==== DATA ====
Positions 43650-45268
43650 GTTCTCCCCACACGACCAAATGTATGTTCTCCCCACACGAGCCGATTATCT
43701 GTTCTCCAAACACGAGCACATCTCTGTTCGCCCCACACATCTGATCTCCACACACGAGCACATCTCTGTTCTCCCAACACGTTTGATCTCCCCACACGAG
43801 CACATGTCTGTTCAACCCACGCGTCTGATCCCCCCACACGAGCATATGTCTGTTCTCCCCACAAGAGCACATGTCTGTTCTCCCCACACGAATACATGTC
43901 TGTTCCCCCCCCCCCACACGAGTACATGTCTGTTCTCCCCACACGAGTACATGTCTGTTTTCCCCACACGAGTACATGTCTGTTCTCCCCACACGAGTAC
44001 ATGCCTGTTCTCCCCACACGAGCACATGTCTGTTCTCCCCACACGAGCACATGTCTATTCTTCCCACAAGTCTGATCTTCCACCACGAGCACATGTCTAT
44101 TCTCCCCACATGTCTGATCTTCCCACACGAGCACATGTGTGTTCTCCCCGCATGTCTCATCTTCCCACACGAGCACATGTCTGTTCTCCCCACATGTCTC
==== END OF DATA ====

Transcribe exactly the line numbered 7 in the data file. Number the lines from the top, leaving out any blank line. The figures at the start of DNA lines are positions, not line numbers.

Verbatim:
44101 TCTCCCCACATGTCTGATCTTCCCACACGAGCACATGTGTGTTCTCCCCGCATGTCTCATCTTCCCACACGAGCACATGTCTGTTCTCCCCACATGTCTC